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Drawing Lessons

Art teachers can find many rewards in giving drawing lessons. However, it can be difficult to give drawing lessons, because many students believe drawing is a simple process. Drawing lessons should always be tailored to fit the needs and ability of the student you’re teaching. Teachers should start all students at the beginners level, and students should have tests to show their proficiency before moving to higher levels. Proficiency tests should not be used as a test of talent, teachers should use the tests to evaluate a student’s knowledge of certain drawing techniques.

Art students can benefit tremendously from receiving art lessons. Drawing lessons can improve hand-eye coordination, and will improve the student’s confidence in their artwork. Students will be able to use the confidence received from art lessons to create better work. It’s always helpful to have students begin their lessons by drawing familiar objects that have basic lines, such as buildings. Progressively students should learn to draw objects in three dimensions, and teachers should also show students how shading can add a dimension to their two-dimensional drawings. Students should learn about depth perception, and to change depth perception using lines and boxes.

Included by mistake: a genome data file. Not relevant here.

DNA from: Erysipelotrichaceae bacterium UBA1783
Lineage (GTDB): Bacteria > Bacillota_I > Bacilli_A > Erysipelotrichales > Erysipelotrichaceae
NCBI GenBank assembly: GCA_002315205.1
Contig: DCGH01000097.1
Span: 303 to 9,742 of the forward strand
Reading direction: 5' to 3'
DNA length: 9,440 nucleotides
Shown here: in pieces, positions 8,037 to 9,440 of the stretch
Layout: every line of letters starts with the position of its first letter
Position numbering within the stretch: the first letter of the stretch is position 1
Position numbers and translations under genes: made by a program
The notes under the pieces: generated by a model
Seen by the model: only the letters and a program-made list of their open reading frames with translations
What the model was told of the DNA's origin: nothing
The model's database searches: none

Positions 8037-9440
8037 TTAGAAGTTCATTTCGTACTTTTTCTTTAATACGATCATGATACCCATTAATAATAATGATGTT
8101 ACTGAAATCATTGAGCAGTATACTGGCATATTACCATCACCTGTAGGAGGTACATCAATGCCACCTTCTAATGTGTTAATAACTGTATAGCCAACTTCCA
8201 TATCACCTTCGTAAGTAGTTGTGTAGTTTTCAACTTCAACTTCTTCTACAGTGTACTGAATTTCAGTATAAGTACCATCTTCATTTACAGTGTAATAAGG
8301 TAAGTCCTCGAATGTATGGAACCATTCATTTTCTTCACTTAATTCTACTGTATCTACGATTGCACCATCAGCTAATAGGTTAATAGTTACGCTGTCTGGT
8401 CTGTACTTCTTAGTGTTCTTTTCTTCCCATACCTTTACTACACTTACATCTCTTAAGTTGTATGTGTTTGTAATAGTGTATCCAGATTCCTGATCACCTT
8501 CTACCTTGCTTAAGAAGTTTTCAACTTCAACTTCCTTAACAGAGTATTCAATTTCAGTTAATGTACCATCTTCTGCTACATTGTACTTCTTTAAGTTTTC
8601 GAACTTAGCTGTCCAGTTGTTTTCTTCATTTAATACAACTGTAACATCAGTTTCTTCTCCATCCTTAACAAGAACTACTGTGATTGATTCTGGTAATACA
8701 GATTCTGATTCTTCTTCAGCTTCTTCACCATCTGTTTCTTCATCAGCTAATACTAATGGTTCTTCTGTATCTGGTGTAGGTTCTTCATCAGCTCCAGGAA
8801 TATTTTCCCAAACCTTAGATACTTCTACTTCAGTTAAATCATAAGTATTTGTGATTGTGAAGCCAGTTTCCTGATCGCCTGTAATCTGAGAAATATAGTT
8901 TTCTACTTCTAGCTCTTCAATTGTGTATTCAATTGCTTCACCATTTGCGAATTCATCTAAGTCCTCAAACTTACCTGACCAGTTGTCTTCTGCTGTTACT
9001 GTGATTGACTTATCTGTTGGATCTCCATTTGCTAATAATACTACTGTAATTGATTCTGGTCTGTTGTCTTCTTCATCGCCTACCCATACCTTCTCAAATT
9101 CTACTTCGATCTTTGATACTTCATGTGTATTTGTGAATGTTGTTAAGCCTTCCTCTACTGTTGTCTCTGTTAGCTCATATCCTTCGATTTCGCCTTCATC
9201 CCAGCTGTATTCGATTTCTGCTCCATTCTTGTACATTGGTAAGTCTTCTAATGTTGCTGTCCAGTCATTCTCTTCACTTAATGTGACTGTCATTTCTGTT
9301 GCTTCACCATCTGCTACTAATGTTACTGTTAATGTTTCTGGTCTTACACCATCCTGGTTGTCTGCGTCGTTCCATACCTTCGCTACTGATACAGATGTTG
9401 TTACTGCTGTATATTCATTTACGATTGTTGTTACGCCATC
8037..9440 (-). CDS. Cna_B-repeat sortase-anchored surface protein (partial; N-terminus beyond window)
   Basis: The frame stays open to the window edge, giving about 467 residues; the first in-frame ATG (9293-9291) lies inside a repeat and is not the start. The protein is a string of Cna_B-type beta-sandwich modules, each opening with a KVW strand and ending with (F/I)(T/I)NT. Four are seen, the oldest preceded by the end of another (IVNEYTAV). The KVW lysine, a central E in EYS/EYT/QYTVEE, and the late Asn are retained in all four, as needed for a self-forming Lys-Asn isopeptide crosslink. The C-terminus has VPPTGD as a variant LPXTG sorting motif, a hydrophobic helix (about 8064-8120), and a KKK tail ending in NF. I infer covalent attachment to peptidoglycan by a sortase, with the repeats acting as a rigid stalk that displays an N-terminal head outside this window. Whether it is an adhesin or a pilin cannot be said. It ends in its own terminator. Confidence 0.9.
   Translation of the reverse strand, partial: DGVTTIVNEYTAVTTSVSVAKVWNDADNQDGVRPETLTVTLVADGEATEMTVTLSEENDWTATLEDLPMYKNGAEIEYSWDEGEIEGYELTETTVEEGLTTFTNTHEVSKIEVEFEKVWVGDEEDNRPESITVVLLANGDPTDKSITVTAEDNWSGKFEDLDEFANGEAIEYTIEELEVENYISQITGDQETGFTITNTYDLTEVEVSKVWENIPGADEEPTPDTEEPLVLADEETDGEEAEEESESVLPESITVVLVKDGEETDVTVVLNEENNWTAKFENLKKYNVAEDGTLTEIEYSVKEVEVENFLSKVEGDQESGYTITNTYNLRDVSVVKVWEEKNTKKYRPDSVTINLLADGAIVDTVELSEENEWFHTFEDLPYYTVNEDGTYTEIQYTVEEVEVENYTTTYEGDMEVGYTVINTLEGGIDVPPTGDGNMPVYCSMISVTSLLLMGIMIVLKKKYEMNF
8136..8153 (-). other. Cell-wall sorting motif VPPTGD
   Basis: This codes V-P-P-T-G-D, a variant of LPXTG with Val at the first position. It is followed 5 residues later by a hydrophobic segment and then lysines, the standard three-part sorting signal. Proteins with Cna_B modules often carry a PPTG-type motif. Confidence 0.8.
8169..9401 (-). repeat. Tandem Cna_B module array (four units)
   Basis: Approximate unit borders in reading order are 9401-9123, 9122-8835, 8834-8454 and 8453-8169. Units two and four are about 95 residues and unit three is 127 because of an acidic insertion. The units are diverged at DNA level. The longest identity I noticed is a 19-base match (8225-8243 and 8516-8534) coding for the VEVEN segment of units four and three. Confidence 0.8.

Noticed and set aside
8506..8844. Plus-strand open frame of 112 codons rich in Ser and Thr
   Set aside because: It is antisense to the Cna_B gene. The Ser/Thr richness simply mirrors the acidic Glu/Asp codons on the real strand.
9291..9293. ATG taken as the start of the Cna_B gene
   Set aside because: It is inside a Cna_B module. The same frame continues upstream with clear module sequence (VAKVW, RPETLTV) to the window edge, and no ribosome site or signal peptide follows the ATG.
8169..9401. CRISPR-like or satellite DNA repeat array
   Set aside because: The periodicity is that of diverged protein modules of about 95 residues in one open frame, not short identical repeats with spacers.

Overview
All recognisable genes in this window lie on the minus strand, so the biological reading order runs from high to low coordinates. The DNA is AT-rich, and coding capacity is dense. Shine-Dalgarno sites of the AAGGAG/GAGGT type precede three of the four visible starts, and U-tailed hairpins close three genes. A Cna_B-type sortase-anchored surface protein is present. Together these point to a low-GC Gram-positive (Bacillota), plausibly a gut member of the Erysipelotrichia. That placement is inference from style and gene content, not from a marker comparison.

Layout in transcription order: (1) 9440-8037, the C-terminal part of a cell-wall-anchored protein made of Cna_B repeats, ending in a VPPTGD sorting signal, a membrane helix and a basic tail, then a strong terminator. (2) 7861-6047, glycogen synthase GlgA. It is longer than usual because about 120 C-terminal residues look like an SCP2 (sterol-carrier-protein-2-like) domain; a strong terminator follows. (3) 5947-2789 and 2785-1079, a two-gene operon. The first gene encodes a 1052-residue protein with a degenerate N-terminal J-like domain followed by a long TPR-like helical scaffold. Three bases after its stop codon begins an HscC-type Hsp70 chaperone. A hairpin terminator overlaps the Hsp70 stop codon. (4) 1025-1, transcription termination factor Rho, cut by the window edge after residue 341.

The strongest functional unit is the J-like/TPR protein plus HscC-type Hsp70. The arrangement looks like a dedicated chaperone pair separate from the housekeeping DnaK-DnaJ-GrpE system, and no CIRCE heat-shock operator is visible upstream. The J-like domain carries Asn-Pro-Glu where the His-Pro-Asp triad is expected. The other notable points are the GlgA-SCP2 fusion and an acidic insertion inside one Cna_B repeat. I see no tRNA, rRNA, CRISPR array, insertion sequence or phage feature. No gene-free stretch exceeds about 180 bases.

When giving drawing lessons, it’s always advisable to respect your student’s limitations. Teachers should not push students too hard, and should understand their ability level. It is important to maintain a balance of challenges and limitations; teachers must realize what their students are capable and incapable of doing. Teachers should remind themselves that talent does not make a good student, and a good student is one that works hard and gives their best. Drawing lessons should be a new way of enjoying art for many students; teachers should not make drawing lessons a point of stress. It’s also important to show your students that art should be a fun and relaxing process.

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